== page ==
|A model holds a rare 17th-century Indian necklace with eleven spinel pendants (Photo: JOHNNY EGGITT/AFP/Getty Images)|
August babies, you are in luck: you have a brand-new birthstone! In June, the Jewelers of America and the American Gem Trade Association announced that August would now have two birthstones: the traditional peridot and the spinel.
Spinels come in a variety of colors, but the most famous hue of all is red. These red spinels were long known as “balas rubies,” and in fact, for centuries, spinels were regularly mistaken for rubies. The technology to distinguish between the two stones wasn’t available until the 1700s.
Because of this, many of the great “rubies” in royal collections from centuries past were actually spinels. Today, we’re looking at four of these great red stones, which are part of crown jewel collections from the UK to Iran and places in between.
|The Black Prince’s Ruby in the Imperial State Crown (Photo: Leon Neal – WPA Pool/Getty Images)|
Perhaps the most famous spinel in the world is the one set in the Imperial State Crown. It’s called the Black Prince’s Ruby, even though it’s not a ruby at all — but, as I noted above, no one could tell the different between spinels and rubies until the eighteenth century. And this spinel’s story is much longer than that: history finds it likely first in the hands of a prince from the Kingdom of Granada in the fourteenth century. He lost the stone (and his life) to Don Pedro, ruler of the Kingdom of Castile, who later gave the spinel to Edward of Woodstock in exchange for an alliance that helped secure his throne.
Edward of Woodstock is better known by his historical nickname, the Black Prince. He was the son and heir of King Edward III of England, but he was also a skilled soldier, and he spent much of his time waging military campaigns in France and Spain. Fittingly, the “ruby” that bears his name is also often said to have been worn by English kings at two major battles: the Battle of Agincourt (where it was worn by the victorious Henry V) and the Battle of Bosworth Field (where it was worn by the unfortunate Richard III).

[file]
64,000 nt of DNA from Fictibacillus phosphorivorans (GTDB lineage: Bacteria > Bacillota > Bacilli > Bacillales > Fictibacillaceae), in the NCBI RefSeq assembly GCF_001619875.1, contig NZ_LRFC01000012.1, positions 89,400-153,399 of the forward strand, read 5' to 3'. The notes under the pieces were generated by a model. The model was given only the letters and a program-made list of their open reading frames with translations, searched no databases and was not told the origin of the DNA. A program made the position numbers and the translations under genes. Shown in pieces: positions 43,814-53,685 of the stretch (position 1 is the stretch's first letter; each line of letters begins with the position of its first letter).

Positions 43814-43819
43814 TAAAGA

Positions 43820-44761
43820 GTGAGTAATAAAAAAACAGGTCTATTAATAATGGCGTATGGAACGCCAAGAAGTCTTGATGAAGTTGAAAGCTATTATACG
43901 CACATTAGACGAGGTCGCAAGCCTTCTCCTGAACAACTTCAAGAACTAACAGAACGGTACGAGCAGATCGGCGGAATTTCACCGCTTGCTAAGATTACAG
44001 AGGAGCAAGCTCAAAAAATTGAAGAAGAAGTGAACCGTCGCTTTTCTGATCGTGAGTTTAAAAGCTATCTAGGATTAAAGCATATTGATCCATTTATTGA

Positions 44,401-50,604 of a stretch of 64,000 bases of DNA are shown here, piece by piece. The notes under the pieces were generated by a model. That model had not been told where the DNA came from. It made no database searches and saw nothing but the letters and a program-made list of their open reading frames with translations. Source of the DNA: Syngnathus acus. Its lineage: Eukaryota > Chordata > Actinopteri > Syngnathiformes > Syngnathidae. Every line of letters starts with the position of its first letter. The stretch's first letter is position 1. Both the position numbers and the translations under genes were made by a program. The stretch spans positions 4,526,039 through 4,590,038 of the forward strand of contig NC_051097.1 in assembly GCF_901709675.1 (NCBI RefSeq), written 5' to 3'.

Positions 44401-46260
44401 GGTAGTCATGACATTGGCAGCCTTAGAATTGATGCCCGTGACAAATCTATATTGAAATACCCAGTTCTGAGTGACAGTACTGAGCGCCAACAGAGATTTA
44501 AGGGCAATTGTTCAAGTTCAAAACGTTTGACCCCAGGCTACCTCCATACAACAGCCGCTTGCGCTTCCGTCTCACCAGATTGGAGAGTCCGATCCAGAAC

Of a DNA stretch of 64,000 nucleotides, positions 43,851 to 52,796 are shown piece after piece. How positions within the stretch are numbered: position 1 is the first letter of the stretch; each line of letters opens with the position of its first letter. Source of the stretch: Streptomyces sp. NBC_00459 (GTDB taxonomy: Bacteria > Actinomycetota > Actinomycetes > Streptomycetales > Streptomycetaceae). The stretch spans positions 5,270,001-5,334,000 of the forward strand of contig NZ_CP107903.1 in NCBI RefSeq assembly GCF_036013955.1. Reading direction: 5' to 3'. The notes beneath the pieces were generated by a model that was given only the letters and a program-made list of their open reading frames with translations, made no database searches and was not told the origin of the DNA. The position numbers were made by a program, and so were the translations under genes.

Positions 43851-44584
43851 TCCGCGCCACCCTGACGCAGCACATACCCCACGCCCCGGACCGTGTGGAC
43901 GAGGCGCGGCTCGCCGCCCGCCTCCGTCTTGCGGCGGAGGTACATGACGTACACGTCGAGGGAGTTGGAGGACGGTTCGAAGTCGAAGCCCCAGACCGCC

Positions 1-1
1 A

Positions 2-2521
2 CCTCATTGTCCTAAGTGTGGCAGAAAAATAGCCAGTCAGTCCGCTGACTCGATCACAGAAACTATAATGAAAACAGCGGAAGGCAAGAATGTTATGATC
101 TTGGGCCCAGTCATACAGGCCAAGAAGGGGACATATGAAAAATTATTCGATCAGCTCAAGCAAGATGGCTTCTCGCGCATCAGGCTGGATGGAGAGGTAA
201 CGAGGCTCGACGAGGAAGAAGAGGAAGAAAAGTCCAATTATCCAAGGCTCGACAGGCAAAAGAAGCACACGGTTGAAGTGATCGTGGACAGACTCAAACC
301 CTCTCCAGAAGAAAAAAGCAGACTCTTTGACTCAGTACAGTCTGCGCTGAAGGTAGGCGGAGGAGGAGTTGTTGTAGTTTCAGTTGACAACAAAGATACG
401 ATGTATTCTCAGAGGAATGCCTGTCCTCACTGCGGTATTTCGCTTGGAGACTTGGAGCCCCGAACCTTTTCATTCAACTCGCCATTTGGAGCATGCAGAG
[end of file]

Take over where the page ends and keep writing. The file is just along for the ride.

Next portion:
Today, the spinel is set in the front cross of the Imperial State Crown, which is worn by the monarch regularly at the state opening of Parliament. At one point, the spinel was drilled so it could be worn as a pendant; today, a small cabochon ruby plugs the hole.
The Brits also have another spinel in their collection: the Timur Ruby, which is called a ruby because, well, everyone thought it was one until 1851. The spinel’s name comes from Timur (also known to the Western world as Tamerlane), founder of an imperial dynasty in Asia. The names of several of the stone’s Indian owners are inscribed directly on its surface. Some of these owners, including the Mughal emperor Jahangir and Nadir Shah, king of Persia, also owned the Samarian Spinel (see below).
This spinel arrived in British hands in 1849, when the British East India Company acquired it (along with the Koh-i-Noor Diamond) from Duleep Singh. (For more on this controversial transaction, head over here.) In turn, they presented it to Queen Victoria, who had it set in a necklace. Even so, it’s one of the many theoretically-wearable pieces from the Royal Collection that isn’t worn, most likely out of sensitivity to its political history.
The Black Prince’s Ruby may be the most famous spinel in the world, but the Samarian Spinel from the Iranian crown jewel collection is almost certainly the largest, weighing 500 carats. Like many of the great treasures from Iran’s crown jewels, the spinel was captured from India by a Persian king, Nadir Shah (1698-1747). It’s likely that the spinel was owned at one point by Jahangir, the fourth Mughal emperor, who reigned from 1605 to 1627.
Today, the spinel resides in Tehran’s Central Bank, along with the rest of the nation’s crown jewels. Like the Black Prince’s Ruby, the Samarian Spinel has a hole drilled into it, most likely so that it could be worn as a pendant. In the past, that hole was filled by a diamond, but that diamond has since been removed.
The French crown jewel collection has been fractured over and over again throughout the nation’s topsy-turvy political history, but one of the oldest parts of the collection — the Cote-de-Bretagne Spinel — still resides in Paris today.
The stone gets its name from one of its first recorded owners: Marguerite of Foix, Duchess of Brittany. Marguerite’s daughter, Anne (1477-1514), was the Duchess of Brittany in her own right, as well as the wife of a Holy Roman Emperor (Maximilian I) and two French kings (Charles VIII and Louis XII). The spinel eventually ended up in the hands of Anne’s grandson, King Henri II, who reigned from 1547 to 1559.
Later, the stone underwent a radical transformation; during the reign of Louis XV, it was carved into the shape of a dragon and mounted in his crown. Following the revolution, however, the spinel was stolen (along with the majority of the crown jewels). It eventually found its way back to Paris, where it’s now on display at the Louvre.